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ECON103: Quantitative Methods for Economics

Department: Economics NCF Level: FHEQ/QCF/NQF4//RQF4
Study Level: Part I Credit Points: 40.0
Start Date: 07-10-2013 End Date: 23-05-2014
Available for Online Enrolment?: Y Enrolment Restriction: Only available to students majoring in delivering department
Module Convenor: Dr S Homroy

Syllabus Rules and Pre-requisites

  • The following modules may not be taken:

Curriculum Design: Outline Syllabus


    PART I (WEEKS 1-3): Introduction, linear equations and graphs. Applications in Economics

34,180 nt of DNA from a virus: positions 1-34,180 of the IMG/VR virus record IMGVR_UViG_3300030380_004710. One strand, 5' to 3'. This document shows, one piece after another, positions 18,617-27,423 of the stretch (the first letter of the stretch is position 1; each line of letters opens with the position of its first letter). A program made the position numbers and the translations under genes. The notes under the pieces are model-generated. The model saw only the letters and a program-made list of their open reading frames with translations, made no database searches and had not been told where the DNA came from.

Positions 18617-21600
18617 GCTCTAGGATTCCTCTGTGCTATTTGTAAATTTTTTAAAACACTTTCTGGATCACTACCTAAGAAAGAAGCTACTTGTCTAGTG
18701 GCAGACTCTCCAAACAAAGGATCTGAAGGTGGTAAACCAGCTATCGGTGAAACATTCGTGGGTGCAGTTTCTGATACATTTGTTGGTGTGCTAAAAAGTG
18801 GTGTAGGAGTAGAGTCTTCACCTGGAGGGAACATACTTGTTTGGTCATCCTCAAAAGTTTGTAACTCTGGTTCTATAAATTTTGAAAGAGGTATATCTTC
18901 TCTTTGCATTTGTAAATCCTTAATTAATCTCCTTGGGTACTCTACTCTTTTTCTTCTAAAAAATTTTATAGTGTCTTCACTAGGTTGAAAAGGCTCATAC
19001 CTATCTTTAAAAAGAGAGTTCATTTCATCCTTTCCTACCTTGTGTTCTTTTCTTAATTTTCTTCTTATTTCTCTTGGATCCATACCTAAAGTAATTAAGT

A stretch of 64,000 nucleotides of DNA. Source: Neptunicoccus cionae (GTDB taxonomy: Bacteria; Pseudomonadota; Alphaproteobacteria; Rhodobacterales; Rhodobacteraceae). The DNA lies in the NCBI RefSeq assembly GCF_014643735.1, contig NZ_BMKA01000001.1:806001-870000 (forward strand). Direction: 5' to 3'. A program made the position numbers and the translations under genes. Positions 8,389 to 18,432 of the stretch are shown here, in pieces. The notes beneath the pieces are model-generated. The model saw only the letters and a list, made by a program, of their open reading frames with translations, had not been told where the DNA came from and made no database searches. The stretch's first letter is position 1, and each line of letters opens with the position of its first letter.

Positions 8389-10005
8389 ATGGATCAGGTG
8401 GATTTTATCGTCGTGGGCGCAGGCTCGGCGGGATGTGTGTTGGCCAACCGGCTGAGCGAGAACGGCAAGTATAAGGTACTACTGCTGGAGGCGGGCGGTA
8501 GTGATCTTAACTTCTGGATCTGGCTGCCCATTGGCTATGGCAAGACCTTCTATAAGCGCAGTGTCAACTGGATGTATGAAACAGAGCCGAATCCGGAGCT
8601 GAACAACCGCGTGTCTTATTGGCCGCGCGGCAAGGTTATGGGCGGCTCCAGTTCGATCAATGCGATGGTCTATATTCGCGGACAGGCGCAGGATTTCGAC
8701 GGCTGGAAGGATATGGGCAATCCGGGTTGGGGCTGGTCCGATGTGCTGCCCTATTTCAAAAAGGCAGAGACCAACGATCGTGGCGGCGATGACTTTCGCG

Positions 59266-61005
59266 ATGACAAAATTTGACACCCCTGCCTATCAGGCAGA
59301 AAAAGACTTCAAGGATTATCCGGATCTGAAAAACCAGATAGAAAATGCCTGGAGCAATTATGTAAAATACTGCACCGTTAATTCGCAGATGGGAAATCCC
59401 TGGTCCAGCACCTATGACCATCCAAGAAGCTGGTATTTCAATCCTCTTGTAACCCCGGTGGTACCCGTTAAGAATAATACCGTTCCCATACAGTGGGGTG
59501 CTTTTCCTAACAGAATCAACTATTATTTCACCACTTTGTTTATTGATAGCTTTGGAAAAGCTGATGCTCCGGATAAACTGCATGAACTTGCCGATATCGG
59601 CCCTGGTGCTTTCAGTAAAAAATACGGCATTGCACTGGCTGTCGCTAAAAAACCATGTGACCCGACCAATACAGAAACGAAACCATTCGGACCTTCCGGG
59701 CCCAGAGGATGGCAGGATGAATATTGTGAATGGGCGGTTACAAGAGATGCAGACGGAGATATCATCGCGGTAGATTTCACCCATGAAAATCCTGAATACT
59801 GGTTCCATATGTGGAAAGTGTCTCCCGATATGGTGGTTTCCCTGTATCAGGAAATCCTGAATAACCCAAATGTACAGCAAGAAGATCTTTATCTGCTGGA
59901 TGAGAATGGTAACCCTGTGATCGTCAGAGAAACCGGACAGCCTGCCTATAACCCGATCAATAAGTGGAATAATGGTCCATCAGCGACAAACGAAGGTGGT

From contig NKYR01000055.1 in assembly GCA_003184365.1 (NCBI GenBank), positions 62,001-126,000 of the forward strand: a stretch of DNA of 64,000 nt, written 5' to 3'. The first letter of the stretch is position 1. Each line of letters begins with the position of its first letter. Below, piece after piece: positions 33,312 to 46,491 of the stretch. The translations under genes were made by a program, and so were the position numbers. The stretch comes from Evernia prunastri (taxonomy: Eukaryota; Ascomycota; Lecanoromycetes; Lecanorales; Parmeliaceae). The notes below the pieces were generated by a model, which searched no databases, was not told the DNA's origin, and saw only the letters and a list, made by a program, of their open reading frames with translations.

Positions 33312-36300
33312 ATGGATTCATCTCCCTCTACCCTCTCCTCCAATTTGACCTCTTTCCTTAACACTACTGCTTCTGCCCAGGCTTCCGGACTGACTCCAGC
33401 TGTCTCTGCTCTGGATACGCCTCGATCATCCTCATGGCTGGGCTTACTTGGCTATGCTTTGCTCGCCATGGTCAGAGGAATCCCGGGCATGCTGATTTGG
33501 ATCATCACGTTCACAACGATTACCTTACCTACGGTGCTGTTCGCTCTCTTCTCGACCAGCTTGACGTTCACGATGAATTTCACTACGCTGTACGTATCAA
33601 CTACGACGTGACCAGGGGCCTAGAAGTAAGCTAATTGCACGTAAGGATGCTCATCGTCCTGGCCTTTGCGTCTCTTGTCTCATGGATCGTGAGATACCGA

Lecture 1: Arithmetic operations and notation; powers and roots; operator precedence; fractions, ratios and percentages

     Lecture 2: Linear equations and their solution. Plotting linear equations.

     Reading:    Dewhurst, pp1-30; pp31-37; pp216-220

                     Begg pp23-24

     Workshop 1: Using basic arithmetic and linear equations in economics

     Lecture 3: Determinants of demand; determinants of supply; plotting demand and supply equations.

     Lecture 4: Simultaneous equations and their solution.

     Workshop 2: Practising solving simultaneous equations with supply/demand and other economic models

     Lectures 5 & 6:  Comparative static analysis: assessing the effect on equilibrium of changes in demand and/or supply; the role of price elasticity of demand and price elasticity of supply in determining the size of the effects; goods tax; price ceilings and price floors

     Reading:    Dewhurst pp37-41